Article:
LV's Uptown? Portland, OR - Friday April 6th, 2007
Hal Galper is a master of progressive jazz. A noted author and educator, he has taught music for many years in several of the top schools in the jazz pantheon, and his touring career has brought him to all corners of the world. What a delight it was to have him here. His bandmates, John Bishop and Jeff Johnson hail from Seattle and constitute the last two thirds of Hal's West Coast band.
"ESP" This first piece was a recognizable theme at first, with eight to sixteen bars in it, not overtly stated, leading to a very long improvisation. Complex chords and clusters, showing Hal's tremendous power and grace. This is not easy listening. The force of creativity demands effort from the listener, yet the current of beautiful expression offers rich rewards. Always musical, but unpredictable, it makes one wonder how the bass player manages to place his navigational notes.
Wild abandoned runs over changes that are barely discernable, with a conversational meter, make this music emotionally stirring. Very beautiful soloing from Jeff and John. Nice spicy comping from Hal during these solos. Exceptional brushwork in the quiet passages by John Bishop.
"How Deep Is The Ocean's" well hidden theme, again makes the listener dig to understand how the notes refer to the familiar melody. If the reader has heard John Stowell, this puzzle form of improvisation is familiar. The emotional content of a piece of music is expanded on, and the chord structure is only obliquely referred to, until at the very last the theme is stated, either confirming your suspicions, or your misconceptions. It is a device that provides a deep freedom for the player, while engaging the audience and making for a deeply satisfying listening experience.
"Zen" Very slow and soft contemplative intro statement, with stabbing accent chords, obviously a Galper invention, and this field then accented by more stabbing individual notes over rolling chords from the left hand. The effect is like a zen painter revealing the inner picture on a canvas. This composition seems to have two or more modalities. Lots of block chords. The bass solo starts out as the piano did, with a contemplative feel, and then long tremolo notes, then it picks up into a staccato walking bass line, all over the instrument. The playful strumming chordal accents are Jeff signature element, which he uses very sparingly with great effect. As is often the case with this music, the rhythmic element is loose, more like conversation than a strict marching meter.
"Dear Old Stockholm" Swedish folksong as interpreted by John Coltrane. This familiar tune has stirred the hearts of legions of jazz fans and bound them to the musicians like Coltrane who are able to express this depth. Hal is one of them. Hal plays with the meter, dragging the second of the two note sequence, pulling the bass into a dramatic emphasis, before embarking on piano explorations with masterful arpeggios, clusters and other homage's to our beloved Black Saint, John. Again the meter is flexible, but more discernable in this rendition of the standard, though the chord changes are well hidden until Hal wants us to hear them. He wants us to savor the sublime and deep elements he has uncovered, hiding in the bushes like eggs at an Easter Egg hunt.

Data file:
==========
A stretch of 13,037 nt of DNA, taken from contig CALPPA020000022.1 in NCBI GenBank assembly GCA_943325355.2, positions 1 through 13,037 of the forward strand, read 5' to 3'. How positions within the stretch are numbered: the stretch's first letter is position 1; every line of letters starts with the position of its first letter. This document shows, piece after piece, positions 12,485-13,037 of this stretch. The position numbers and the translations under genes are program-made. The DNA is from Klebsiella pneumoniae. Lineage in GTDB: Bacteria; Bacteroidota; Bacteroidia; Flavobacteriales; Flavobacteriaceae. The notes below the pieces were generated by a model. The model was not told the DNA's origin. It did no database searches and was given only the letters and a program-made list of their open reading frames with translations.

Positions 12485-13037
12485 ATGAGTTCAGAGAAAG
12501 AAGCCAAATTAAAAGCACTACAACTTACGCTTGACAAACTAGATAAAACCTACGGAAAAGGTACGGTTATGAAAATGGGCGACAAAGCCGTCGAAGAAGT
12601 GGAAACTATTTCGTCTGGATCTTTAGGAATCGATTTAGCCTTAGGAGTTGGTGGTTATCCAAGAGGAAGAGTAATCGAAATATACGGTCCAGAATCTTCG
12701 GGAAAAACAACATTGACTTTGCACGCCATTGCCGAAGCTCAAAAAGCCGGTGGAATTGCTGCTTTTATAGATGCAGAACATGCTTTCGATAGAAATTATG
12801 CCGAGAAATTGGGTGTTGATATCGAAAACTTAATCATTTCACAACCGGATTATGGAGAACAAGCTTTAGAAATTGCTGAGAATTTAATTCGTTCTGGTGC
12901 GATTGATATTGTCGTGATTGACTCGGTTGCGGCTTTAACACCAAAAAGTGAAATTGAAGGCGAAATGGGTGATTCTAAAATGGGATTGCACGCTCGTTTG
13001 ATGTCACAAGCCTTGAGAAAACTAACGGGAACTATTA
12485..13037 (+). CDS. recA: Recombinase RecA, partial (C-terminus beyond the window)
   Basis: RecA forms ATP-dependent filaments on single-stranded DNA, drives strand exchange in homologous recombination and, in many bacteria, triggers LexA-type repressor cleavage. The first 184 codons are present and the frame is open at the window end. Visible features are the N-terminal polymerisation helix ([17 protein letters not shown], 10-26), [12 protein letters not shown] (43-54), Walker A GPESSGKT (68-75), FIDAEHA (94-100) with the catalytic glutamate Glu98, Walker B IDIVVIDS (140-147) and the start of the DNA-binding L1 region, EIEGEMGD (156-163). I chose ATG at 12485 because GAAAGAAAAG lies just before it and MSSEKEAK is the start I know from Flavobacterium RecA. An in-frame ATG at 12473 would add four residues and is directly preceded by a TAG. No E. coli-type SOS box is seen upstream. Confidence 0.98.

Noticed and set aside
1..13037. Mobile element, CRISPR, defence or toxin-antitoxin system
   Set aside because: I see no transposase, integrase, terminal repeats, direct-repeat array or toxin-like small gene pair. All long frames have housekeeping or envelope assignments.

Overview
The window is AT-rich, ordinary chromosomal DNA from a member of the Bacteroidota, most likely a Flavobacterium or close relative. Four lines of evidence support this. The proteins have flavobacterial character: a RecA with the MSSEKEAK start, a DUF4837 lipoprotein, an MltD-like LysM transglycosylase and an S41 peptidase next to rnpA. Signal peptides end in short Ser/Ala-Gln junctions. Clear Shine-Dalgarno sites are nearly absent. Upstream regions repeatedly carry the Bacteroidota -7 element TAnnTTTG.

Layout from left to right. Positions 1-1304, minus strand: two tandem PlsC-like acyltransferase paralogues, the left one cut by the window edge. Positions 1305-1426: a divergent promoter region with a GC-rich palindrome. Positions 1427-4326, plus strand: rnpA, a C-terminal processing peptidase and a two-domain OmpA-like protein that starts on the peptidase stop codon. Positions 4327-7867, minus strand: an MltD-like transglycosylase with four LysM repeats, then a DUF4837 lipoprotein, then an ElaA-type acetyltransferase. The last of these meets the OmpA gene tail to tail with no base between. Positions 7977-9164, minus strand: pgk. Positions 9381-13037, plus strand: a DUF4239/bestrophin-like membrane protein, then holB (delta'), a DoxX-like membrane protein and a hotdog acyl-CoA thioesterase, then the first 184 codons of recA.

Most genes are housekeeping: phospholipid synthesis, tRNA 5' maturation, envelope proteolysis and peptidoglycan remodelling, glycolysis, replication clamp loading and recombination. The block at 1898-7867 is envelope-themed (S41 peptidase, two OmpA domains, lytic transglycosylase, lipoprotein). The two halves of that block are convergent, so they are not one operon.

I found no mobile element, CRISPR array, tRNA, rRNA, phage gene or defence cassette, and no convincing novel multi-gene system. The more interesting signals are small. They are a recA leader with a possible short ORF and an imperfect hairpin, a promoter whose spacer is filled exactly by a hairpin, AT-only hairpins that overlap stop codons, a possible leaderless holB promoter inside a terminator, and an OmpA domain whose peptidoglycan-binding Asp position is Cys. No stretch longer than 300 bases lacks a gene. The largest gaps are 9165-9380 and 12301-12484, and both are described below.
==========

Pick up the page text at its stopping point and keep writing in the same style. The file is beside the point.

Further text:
There is a strong and engaging personality that makes Hal so enjoyable. He obviously does not consider himself a showman or entertainer, though he does deliver a great show. He definitely plays for himself and his band mates, and anyone who is willing to stretch their ears to hear the deep significance of this music. During solos, he sometime looks back at the wall, seeming to engage with the art on the wall mare than with the audience. I'd even say he does not distinguish himself from the audience, in an odd way. It is like he is exploring for us all, like a captain on a musical ship, and when he stops to receive our praise he only does so reluctantly, eager to share his next adventure.
"Green Dolphin Street" Angular Solo Exposition of the Theme in an intro before the band enters into the song as a "re-harmonized" version. The meter is again a foil for Hal's playfulness. There is a bluesy element, seeming to make this elegant European theme more down home. There is no exact reproduction of the melody, but instead an intimation of it, with beautiful rapid runs off meter, adding even more excitement.
Hal's approach to the instrument is very commanding, and he's swinging hard. As in the title of the recent CD released by this Trio, on Origin Records, "Furious Rubato," some of these passages are definitely "furious." The mastery of each of these players is stunning. Jeff Johnson's articulation is magnificent. There are moments when the band is cooking just right and you can visibly see Hal beaming with delight; the master becomes a young boy at play!
"Naima," The wonderful Coltrane ballad with a fine Latin beat from John. This, a treat for the audience, if the foregoing has been a feast. John is wonderfully adept at the tiny details of dynamics. As Jeff solos, John provides a palette of dozens of detailed sounds from his high hat, and the effect is magnificent.
"Darn That Dream?"
There were many more pieces that I wasn't able to identify, but enjoyed thoroughly. This is a room full of very happy people.
Our neighbor to the North, Seattle, has many fine musicians, but few as adept as Jeff Johnson and John Bishop. Each is a leader in his own right, and John is deeply involved with recording with his Origin Records, www.originarts.com, , and with the online magazine, www.allaboutjazz.com. AAJ is a revelation for jazz fans and players. Jeff Johnson has a great website at www.jazzbassist.com.